So, just in case I'm the only one who's noticed, pretty much all any semi-decent writer in this fandom seems to be able to produce is ANGST.

And while I'm all for plot devices that pull at the heartstrings and whatnot, the angst overload has recently made me want to plunge my eyeballs into rubbing alcohol.

Also, Diddly-Bops episode = fangirling moments like woah.

Deviate (v) to depart from usual or accpeted standards

She's Jade West, and if there's one thing you should know about her, it's that she's one half of an eternal whole.

And she goes to a through-audition-only school for the performing arts, has an unhealthy attraction to all things scissor-related and, on any given day, will be sure to have enough black eyeliner smothered around her eyes to supply the rest of the female population for the rest of time.

And although all the above information is relevant, it's also really not.


Jade does not hate Tori Vega. She is intimidated by her. The girl who ambled into their school not too long ago, taking the students and every lead role Jade tells herself she's too good for anyways, in the process.

It's her eyes, Jade thinks, that are just a little bit too kind, and her legs, which are just slightly longer than her own, and the way she's so damn adorably confused all the time.

It's the way she can actually see them together, Tori and Beck, although it repulses her and makes her heart lurch uncomfortably and makes her eyes swim, they might even look cute together.

So she makes nasty comments and glares until her eyes seem to be permanently stuck that way and tries to make Tori Vega see, through every possible way except actually speaking to her, that Beck Oliver is hers and don't you ever think different.

It's not until several long weeks and a play-writing debut later; that Jade realizes Tori is there to help more than hurt her. So she begins to accept Tori, just a little, even giving up her death glares in favour of my-god-you're-an-idiot stares.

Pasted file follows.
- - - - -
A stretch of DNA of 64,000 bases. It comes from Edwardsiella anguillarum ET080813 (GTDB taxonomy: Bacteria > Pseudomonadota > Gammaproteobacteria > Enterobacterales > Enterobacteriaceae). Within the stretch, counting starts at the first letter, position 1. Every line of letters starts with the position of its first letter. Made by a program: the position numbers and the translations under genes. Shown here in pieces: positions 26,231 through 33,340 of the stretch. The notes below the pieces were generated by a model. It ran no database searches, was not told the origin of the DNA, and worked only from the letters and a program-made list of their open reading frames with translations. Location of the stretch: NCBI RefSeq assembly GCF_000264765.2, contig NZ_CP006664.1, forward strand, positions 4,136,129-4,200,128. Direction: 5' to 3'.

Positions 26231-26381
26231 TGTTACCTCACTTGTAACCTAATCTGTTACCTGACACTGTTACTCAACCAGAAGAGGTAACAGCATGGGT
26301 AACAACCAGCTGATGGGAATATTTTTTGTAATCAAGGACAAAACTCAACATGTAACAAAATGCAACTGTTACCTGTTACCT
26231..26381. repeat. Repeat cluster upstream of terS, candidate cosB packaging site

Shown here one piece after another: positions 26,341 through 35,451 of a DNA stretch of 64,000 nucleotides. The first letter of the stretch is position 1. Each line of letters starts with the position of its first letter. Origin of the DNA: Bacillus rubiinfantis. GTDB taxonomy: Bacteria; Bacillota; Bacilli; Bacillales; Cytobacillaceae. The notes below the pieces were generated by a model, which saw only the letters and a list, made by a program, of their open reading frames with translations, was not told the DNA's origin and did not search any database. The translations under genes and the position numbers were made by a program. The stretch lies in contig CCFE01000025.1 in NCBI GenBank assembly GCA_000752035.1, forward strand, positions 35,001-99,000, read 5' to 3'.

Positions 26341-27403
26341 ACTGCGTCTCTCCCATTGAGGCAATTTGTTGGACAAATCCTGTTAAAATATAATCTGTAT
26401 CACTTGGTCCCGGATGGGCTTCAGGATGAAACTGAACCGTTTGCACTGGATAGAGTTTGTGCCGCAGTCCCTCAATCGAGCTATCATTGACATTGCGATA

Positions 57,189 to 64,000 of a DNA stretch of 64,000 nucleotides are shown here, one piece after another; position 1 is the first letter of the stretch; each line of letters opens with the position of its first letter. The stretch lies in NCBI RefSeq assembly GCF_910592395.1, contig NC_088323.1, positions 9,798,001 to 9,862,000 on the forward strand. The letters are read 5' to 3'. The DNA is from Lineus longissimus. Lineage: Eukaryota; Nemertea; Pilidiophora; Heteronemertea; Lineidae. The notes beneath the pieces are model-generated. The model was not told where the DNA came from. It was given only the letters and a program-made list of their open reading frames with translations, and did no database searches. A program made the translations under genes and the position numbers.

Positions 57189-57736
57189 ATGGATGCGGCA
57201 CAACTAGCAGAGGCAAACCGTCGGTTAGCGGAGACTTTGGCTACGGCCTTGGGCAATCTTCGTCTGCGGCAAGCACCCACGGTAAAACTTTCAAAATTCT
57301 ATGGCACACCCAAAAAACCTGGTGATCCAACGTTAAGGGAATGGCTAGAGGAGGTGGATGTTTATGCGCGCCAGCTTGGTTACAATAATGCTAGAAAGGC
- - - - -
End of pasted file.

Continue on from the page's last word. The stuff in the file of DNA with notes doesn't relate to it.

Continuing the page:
But sometimes, when Beck and Tori laugh at a joke she wasn't around to hear, Jade can feel her heartbeat pick up and she slips her fingers into the spaces between his, willing him not to forget her.


Her clothes are black and her nails are black and the rings around her eyes are black, but despite what her mother tells her, her soul isn't black. Her heart isn't not black.

And this is something she knows for sure. She knows it every time she even so much as glances his way.

And she especially knows it when he glances back, his eyes lighting up when he realizes she's been staring at him, his lips quirking upwards.

She can literally feel the confirmation in her chest as some area on her far left pulls in an oddly pleasant way.


Until the words bleed together and lose their meaning, until she wonders if he only says it because she asked.

Her insecurity is nothing new, but she masks it behind flaming blue eyes and screeching lungs and jealousy and possessiveness and frowns and frowns and frowns until she wonders if there is anything on earth she's truly confident about.

And then it comes to her, like sun bursting brilliantly through the clouds, blinding her by its beauty and bringing with it enlightenment.

It comes in the tall, looming form of Beck, the only boy she's ever loved more than herself, and the only boy who could completely destroy her.

There's no need for her to always be asking for the words to come from his mouth. (Especially when his mouth could be…otherwise occupied) they come from his eyes, from the arm glued around her shoulder, from his tolerance of her perpetually bitter demeanour.

But she never stops asking anyways.